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I finally glued up the final assembly of a cutting board i started a while back. Never got around to build me table saw sled. Today i did. I made an end grain cutting board. Can i pass it through my planer. In the back of my mind im thinking no but want to check.
 

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crosseyed & dyslexic
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Man you are asking for a world of hurt, but I have heard of guys running one thru a planer taking very shallow cuts. I wouldn't do it myself. Before I bought a drum sander I used my belt sander.

But I'm no expert and there's plenty of them on here :thumbsup:
 

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I'm with Crusader, bad idea. I've read of people being seriously hurt when a chunk broke off and destroyed the planer. But others on here claim to do it w/o issue.
 

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I've done it (once) but I know it's not a recommended process. I ran an approximately 10"x12" rock maple end grain cutting board through my DeWalt 733. I took very light cuts (1/128") and glued a sacrificial strip across the back edge of the board. The planer was doing some serious screaming (and I stood well back) but it worked. The only problem was that the sacrificial strip broke off and chipped the rear edge, so I just trimmed it a bit shorter.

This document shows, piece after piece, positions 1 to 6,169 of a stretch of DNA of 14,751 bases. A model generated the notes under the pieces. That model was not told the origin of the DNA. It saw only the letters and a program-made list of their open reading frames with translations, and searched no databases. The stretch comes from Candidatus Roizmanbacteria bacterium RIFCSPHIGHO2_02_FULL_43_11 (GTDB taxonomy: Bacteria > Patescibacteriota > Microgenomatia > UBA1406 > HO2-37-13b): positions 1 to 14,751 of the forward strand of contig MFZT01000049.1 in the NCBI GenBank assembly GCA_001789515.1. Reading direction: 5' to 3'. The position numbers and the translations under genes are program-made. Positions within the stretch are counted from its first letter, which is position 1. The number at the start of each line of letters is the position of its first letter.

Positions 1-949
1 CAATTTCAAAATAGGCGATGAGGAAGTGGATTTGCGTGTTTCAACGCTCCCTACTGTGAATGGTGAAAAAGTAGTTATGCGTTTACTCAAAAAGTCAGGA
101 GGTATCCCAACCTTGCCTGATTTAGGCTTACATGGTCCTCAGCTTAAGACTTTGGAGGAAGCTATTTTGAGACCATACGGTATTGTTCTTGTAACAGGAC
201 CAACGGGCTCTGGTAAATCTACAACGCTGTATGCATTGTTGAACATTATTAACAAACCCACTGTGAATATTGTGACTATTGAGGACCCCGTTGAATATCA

I've heard the horror stories, too, but it worked for me on that project. Next time I do an end-grain cutting board, I'm going to level it with a router ski jig setup. Here's a video showing one in use: http://www.youtube.com/watch?v=VGx9_FOC3sM&feature=youtu.be and here's a thread showing several designs: http://www.routerforums.com/jigs-fixtures/37449-plywood-ski-jig.html

That's probably a safer route (ha-ha) to get that cutting board level.

Bill
 

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I have run end-grain rock maple glueups through a thickness planer on a number of projects. It takes:

1. A sturdy planer-I probably wouldn't try it with light weight table top units,

2. Sharp knives,

3. Light cuts, and

4. Some provision for preventing tearout on the trailing edge.

As with any operation, if you don't think you can do it safely, don't do it.
 

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I just use a low angle block plane with a sharp blade. Takes about 5-10 minutes per side to level it out after the final glueup and poor alignment due to ****ty cauls. Then hit it with 100-120-150-220 and call it a day.

The part that always gets me is sanding the sides that are face grain and how quickly 220 goes through it, but how slowly it works through the end grain on top. Sadness overcomes.
 
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